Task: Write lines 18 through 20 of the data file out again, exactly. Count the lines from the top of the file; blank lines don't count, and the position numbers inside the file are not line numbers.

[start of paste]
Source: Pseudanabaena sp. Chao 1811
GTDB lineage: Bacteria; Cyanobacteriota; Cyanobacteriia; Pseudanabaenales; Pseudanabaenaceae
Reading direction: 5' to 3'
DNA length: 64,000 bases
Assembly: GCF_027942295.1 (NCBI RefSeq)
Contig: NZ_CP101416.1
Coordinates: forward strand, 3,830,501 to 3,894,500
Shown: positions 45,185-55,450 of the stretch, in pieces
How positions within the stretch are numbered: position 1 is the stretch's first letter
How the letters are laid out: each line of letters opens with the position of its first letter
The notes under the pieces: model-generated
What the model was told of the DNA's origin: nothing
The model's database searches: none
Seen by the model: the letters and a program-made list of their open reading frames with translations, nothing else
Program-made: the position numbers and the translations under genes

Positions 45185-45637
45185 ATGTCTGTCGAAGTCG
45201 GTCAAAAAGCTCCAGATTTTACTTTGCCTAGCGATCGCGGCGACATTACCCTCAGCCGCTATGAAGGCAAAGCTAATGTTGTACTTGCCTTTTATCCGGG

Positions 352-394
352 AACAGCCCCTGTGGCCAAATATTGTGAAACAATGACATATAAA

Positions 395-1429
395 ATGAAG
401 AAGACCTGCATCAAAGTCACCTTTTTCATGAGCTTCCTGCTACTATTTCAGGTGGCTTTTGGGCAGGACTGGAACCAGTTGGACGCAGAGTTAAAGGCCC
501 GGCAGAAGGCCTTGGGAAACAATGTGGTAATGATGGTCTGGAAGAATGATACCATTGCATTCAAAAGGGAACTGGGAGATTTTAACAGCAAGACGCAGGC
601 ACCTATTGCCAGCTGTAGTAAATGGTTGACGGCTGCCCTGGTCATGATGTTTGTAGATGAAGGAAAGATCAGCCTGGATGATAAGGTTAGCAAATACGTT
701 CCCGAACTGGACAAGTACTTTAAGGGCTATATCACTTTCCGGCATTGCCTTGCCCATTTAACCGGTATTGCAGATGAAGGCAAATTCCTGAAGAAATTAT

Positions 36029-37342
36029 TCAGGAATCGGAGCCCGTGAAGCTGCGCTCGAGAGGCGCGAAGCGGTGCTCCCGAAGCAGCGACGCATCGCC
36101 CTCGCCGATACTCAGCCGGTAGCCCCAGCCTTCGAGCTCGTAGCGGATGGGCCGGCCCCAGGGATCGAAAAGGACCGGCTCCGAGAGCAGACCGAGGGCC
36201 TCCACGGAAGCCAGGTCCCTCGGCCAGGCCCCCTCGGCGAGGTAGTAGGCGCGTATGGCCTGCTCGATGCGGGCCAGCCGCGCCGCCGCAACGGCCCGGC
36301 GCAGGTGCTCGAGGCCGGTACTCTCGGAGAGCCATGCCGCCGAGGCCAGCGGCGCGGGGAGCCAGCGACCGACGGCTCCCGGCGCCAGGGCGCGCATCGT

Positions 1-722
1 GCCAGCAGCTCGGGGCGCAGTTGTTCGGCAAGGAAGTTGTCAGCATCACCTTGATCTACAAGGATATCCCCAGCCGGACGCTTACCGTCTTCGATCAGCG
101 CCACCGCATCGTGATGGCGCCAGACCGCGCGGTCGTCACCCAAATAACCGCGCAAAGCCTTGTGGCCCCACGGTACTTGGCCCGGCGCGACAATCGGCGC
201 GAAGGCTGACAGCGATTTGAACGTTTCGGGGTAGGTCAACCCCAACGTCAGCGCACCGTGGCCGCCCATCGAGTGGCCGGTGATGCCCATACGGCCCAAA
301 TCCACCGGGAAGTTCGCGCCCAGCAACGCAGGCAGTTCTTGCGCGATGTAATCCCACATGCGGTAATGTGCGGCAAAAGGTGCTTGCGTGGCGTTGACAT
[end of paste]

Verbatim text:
45201 GTCAAAAAGCTCCAGATTTTACTTTGCCTAGCGATCGCGGCGACATTACCCTCAGCCGCTATGAAGGCAAAGCTAATGTTGTACTTGCCTTTTATCCGGG

Positions 352-394
352 AACAGCCCCTGTGGCCAAATATTGTGAAACAATGACATATAAA